The works at 9 East Contemporary Art in Huntington are not connected by medium, generation or subject, yet the 10 “charter artists” at this new gallery are interlinked, some of them inextricably. This is in many ways a family affair.
The gallery opened its doors in December, but artist and 9 East director Richard Vaux said X Artists: A Gala Event, running May 2 through June 9, is their big event. “We wanted to wait until spring to have a grand opening kind of thing,” Vaux said, explaining that 9 East functions as a guild with 10 member artists who will receive equal coverage and exhibition time in the space. All members have included work in X Artists and each will have a solo show in the months to follow.
“I think of this space as sort of an intimate gallery,” Vaux said, describing the modest house and former real estate office turned gallery. Using white wood panels over the windows and unobtrusive, gray wall-to-wall carpeting, the members have created two rooms of quality exhibition space at 9 East. Vaux noted that the bathroom serves as a third area for exhibiting work, jokingly called the “annex.” It is indeed the most intimate of intimate spaces, but the various pieces of art on display are a nice distraction while occupying the room.
The 10 artists showing at 9 East are a mixed bag, yet they are all connected through the 9 East director and Adelphi University. Vaux is Professor Emeritus at Adelphi and most 9 East member artists are on the Adelphi faculty, though his wife Sandra Benny and son Joe Vaux round out the roster. “We have a nice mix,” Vaux said, explaining that everyone chips in at 9 East, whether serving as docents in the gallery, working on the website and promotions, or physical construction of the space.
Adelphi has earned esteem and attention for its ceramics program, so it’s no surprise that 9 East has masters of the medium among its ranks. The director of Adelphi’s ceramics program, Anti Liu’s sharp sense of humor and skill is evident with pieces like “Marilyn Monroe.” The ochre-colored clay sculpture playfully reflects Liu’s heritage by portraying a near life-size version of a Chinese terracotta warrior with his skirt blowing up, a la Monroe’s iconic scene atop the subway grate in The Seven Year Itch (1955).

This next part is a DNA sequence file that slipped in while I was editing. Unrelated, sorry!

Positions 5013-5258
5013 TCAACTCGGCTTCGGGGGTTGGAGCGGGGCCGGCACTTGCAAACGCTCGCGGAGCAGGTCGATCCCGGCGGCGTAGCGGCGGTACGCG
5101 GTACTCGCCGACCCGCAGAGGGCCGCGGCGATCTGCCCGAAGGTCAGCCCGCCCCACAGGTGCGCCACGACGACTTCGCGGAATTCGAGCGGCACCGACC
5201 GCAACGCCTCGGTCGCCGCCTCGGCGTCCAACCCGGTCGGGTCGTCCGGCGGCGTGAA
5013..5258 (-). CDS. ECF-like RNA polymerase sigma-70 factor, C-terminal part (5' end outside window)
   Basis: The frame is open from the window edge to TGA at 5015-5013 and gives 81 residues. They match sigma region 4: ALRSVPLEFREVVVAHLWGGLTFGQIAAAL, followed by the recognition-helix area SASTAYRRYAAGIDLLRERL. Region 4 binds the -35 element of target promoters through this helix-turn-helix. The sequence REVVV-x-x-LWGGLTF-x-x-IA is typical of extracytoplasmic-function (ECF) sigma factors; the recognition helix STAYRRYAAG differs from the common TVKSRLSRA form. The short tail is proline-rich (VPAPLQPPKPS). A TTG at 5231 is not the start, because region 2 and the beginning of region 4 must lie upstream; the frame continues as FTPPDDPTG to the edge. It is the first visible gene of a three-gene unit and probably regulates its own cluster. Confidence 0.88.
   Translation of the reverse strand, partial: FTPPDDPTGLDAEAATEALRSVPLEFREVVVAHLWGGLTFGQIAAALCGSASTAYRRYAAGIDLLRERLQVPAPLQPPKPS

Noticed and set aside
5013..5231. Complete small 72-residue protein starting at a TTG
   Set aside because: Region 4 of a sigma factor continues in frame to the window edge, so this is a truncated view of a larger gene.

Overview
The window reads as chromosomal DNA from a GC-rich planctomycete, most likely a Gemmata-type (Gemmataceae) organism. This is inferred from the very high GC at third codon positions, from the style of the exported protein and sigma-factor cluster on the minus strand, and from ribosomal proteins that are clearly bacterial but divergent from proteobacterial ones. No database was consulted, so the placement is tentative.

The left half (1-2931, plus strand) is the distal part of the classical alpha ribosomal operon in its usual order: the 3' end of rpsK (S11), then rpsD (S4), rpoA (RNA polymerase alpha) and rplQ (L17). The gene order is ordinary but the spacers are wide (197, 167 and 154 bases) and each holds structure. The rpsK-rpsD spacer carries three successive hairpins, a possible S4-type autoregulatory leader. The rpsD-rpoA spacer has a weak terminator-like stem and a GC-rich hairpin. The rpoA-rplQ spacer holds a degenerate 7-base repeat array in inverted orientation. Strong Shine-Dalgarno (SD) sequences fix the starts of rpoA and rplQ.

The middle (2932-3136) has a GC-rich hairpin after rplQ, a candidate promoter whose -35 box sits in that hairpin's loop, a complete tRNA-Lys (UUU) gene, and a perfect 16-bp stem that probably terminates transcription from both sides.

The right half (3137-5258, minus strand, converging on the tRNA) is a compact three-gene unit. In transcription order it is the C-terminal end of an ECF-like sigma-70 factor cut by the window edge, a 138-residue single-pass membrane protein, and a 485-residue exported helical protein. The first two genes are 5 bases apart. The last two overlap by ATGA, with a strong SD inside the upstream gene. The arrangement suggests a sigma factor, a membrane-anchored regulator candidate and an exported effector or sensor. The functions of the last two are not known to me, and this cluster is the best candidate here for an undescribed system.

Exhibiting artists Puneeta Mittal and Hugh McElroy are the “heart and soul of the [ceramics] program” at Adelphi, according to Vaux, though Mittal is showing a long and striking abstract oil on panel—number 30 in her “Pluripotent” series, influenced by microscopic images of cancer cells. McElroy’s “Shield” is exemplary of his rich clay work, pit fired with manure and leaves, in the traditional style of the Native Americans his pieces honor. Warm burnished surfaces contrasted against rougher areas of reddish-brown clay make McElroy’s sculpture attractive to the touch.
Printmaker and director of exhibitions at Adelphi, Eliz Alahverdian uses conte crayons, graphite and encaustic in her “Sediment” series, the first of which hangs at 9 East. The work has a natural quality to it; the lines, scratches and rich tones create a sense of something that has always been, like boulders and weather and the soil beneath our feet.
Elizabeth Mallia and Sandra Carrion also use encaustic and printmaking techniques in their work. Mallia is showing abstracted landscape imagery, while Carrion uses a simulated emulsion lift in “Hatchet-1,” an image of a Russian or Eastern European postmark with the shadow of an axe on a missive headed to the USA. Photographer Agnieszska Serafin-Wozniak’s pictures of the Grand Canyon, called “Moonscapes,” depict the rocky and desolate Arizona landscape in the stillness of a blue night. Studying the otherworldly images, it’s easy to see why Wozniak thought of the moon.
Using powdered carbon, oil colors, an airbrush and inspiration from the views near his home in Lloyd Neck, Vaux paints ethereal, “nature-inspired abstractions.” A formalist at heart, he is mostly focused on light. “These are art objects I’m creating, not pictures,” Vaux said, describing his style, which some have dubbed “abstract impressionism.”
While she is also inspired by nature, Vaux’s wife Sandra Benny uses colored pencils to draw detailed flowers in pieces like the 20 x 40-inch “Secret Places.” Their son, Joe Vaux goes to a completely different realm with his surrealist paintings.
Now living in Los Angeles, CA, Joe Vaux is an artist for popular FOX cartoon Family Guy, and his work shares its madcap sense of humor. “Clash of the Titans” brings together science fiction and fantasy as a red dragon battles retro-style spaceships flying over what could be an interstellar landscape. The Vaux family showed together once before, and Joe noted the multi-dimensionality to be, “like night, afternoon and day.”
If all goes according to plan, Richard Vaux said there would be plenty of opportunity to show in the future. 9 East is a gift for this guild of 10 artists and they’ll see where it takes them. “It sort of fell in my lap and frankly, it is a little bit of an experiment,” Vaux said.
9 East is located at 9 East Carver Street, Huntington, (631) 662-9459, 9eastcontemporaryart.com